About two and a half months ago I stopped reading that one psychotherapy forum I was definitely too invested in emotionally. I´d spent too much time being angry at the people there, or feeling sorry for some obvious victims of therapy and trying to formulate my answers in a way that kept me out of fights while getting my point across. Aside from the aspect of time-wasting, though, most importantly I wanted to remove myself from those peoples´ voices and opinions. I was hoping that my new real life duties and the study of science would speed up that recovery. Maybe even allow for my previous ability to think rationally to return. Instead, however, I became depressed.

I always have withdrawal symptoms when I´m online – the Internet seems boring, something seems to be missing, I don´t have any place to visit. For a while I could replace it with the NaNoWriMo forums, but that´s pretty much over now (and besides, some stuff on there made me angry, too). This kind of drama addiction really runs deep. I still feel like I was pulled away from a fight I needed to win, or from a puzzle I needed to solve, and at times I rebel against it on the inside.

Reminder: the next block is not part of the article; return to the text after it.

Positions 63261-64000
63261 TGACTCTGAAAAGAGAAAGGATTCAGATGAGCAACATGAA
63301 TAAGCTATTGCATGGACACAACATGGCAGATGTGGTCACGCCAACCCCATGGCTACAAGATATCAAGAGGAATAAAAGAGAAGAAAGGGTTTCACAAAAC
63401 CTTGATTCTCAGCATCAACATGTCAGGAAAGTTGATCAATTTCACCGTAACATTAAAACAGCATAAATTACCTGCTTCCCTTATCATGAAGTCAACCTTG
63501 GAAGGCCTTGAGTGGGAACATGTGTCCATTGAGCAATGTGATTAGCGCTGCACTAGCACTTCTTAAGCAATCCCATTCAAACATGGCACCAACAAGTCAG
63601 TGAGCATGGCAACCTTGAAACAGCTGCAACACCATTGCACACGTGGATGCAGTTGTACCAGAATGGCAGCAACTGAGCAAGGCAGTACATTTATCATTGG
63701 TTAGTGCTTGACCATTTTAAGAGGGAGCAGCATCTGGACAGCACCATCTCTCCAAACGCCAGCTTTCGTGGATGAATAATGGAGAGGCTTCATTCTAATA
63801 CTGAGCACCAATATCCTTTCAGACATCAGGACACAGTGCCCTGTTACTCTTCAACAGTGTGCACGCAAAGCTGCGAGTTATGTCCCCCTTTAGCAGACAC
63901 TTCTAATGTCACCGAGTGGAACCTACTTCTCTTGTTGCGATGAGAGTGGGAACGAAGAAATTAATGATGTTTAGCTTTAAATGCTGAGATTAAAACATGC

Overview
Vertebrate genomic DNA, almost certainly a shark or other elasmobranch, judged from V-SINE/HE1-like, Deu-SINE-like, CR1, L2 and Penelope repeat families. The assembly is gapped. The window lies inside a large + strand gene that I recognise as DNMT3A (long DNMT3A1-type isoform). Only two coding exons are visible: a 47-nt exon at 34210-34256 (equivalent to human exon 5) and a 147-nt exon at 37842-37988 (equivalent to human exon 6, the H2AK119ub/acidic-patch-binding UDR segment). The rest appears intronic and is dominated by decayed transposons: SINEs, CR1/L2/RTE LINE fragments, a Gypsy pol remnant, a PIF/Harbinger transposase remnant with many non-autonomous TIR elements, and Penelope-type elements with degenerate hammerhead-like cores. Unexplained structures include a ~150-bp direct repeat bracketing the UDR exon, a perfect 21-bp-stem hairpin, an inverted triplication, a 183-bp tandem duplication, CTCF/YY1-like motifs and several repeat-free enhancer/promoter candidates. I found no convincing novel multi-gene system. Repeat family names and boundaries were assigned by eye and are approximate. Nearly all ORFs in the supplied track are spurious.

On really depressed days, however, I don´t want to return in order to finally prove all my thoughts right; I want to return in order to get myself hurt. I want to read things that trigger me in the hope that finally something inside of me will break and that rock-bottom humility, that icky moral masochism will take me over and not go away again, no matter what happens.